Catholic Diocese of Pittsburgh

Monthly Archives: January 2018

Campaign Grants Make Positive Impact

Nearly four years after initial grants were awarded to help build the Church of Pittsburgh, the impact of a historic fundraising campaign is being felt across the diocese.

From 2014-17, charitable grants totaling $44.8 million have been approved by the volunteer board of directors of Our Campaign for The Church Alive, Inc.  The board is responsible for ensuring trust, accountability and transparency in granting funds that help fulfill the diocesan case statement.

Donors’ sacrificial gifts are helping to support evangelization, Catholic education, students with special needs, college campus ministry, training for priests and lay leaders, seminarian formation, retired and senior priests, parishes in need, Catholic communications, the poor and marginalized, and the mission in Chimbote, Peru.

Other campaign funds are returned to parishes to meet important needs including evangelization, faith formation and repair and maintenance of facilities.

The diocesan grants are delivering a measurable impact in several key areas:

Catholic education, Catechesis and Formation

  • The Bishop’s Education Fund permanent endowment has grown by 60 percent, enabling hundreds of additional students in need of financial assistance to benefit from a Catholic education.
  • All 12 Catholic high schools in the diocese have upgraded their technology infrastructure, including improvements to science labs, new SMART boards, wireless networks and cybersecurity and building security systems.
  • Campus ministers are bringing the Gospel message to more students at Slippery Rock University, Robert Morris University, Washington & Jefferson College, Waynesburg University and California University of Pennsylvania. New Bible study groups are being formed and discipleship training is underway.
  • Priestly vocation discernment programs, including retreats, are being tailored to three audiences—high schoolers, college students and post-college men. The redesigned web site and “vocation stations” in parishes are being well received.
  • Priests have completed the latest Good Leaders, Good Shepherds program designed to help them lead the new groupings of parishes beginning in October. Parish lay leaders and diocesan staff have received similar training through the Tending the Talents program.

“During the summer months Catholic high schools in the diocese were able to address digital security and infrastructure upgrades, physical plant technology–based security needs and general technology objectives,” said Anna Torrance, diocesan secretary for external affairs.  “Generous gifts to the campaign are having a tremendous impact and helping to position our Catholic high schools at the forefront in technology services and education.”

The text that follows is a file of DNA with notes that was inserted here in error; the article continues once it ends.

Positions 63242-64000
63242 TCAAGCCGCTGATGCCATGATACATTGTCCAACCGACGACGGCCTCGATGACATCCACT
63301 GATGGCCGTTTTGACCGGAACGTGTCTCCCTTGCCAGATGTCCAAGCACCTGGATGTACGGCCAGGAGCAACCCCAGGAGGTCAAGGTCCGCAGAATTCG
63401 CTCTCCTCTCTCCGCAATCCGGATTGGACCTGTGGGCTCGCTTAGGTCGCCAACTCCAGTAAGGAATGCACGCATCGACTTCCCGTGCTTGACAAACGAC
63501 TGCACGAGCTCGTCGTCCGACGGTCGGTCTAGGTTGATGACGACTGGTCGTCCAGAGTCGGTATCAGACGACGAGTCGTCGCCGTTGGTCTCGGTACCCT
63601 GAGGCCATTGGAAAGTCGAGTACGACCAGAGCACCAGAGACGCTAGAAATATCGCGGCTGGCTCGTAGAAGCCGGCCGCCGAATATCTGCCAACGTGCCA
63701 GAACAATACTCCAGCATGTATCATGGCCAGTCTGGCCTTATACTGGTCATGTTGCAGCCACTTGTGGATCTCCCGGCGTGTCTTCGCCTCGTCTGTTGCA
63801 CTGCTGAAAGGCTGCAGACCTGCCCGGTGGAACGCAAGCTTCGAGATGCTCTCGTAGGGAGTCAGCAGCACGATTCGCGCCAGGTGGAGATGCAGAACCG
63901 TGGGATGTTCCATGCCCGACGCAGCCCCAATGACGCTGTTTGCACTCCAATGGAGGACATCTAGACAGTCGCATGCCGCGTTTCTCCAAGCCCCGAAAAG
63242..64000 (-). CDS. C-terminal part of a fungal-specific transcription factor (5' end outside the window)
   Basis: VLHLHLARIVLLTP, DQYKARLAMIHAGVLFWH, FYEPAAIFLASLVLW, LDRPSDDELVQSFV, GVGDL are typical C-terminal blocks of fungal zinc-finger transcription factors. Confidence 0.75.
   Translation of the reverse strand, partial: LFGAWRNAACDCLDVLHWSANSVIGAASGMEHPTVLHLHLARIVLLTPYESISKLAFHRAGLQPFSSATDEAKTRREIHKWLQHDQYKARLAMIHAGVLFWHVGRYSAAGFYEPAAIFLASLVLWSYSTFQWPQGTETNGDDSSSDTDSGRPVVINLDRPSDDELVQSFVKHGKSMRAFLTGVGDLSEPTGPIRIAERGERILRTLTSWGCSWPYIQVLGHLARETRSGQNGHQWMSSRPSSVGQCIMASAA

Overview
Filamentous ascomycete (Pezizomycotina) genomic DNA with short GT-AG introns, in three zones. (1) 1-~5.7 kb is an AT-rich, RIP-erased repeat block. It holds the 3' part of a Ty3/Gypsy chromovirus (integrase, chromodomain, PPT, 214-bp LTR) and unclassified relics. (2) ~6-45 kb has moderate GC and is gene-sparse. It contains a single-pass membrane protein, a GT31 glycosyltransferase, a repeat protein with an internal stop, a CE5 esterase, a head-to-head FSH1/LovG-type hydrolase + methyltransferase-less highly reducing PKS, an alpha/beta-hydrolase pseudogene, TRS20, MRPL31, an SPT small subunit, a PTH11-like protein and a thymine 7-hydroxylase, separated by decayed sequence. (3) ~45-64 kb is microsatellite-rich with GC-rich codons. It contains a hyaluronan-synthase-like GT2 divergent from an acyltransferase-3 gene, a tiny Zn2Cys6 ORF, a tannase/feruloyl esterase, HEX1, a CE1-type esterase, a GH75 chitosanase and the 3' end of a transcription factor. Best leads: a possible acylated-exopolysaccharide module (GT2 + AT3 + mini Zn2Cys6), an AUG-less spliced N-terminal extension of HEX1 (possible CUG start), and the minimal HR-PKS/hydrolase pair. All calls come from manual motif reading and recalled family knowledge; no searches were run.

Evangelization and Stewardship

  • Dozens of teens are experiencing the love of Jesus at St. Maria Goretti and St. Juan Diego parishes through the work of street missionaries. Two young men plan to formally enter the church in April.
  • More Catholics are seeking to return to full sacramental participation in the church, encouraged to seek annulments due to the elimination of fees. New petitions nearly doubled from 2015 to 2016.
  • Catholic communications grants have funded new web sites, TV studio upgrades, mobile cameras, social media outreach and digital advertising that helps to spread the gospel message.

Our People Caring

  • Distributions from the Catholic Charities Mother Teresa Endowment Fund have provided emergency financial assistance to the working poor. A grant to the Catholic Charities Free Health Care Center supports dental care. The New Roselia Program Endowment Fund helps expectant and new mothers who are often young, single, homeless and in distress.
  • As part of the diocese’s 50th anniversary Mission Milestone Investment in Chimbote, Peru, a new wellness clinic is being built.

“Bishop Zubik frequently says he is amazed but never surprised by the generosity of our people,” said Pat Joyce, director of the diocesan Office for Stewardship. “Four thousand miles to the south we have helped to construct for the poor of Chimbote a modern wellness clinic now serving more than 1,000 patients every day. What a magnificent example of our Gospel call to love our sisters and brothers in need!”

The campaign is founded on principles of Christian stewardship, which the U.S. Conference of Catholic Bishops describes as “generously sharing our time, talent and treasure. We receive God’s gifts gratefully, cultivate them responsibly, share them lovingly in justice with others, and return them with increase to the Lord.”

For the complete summary report of the grants, click here.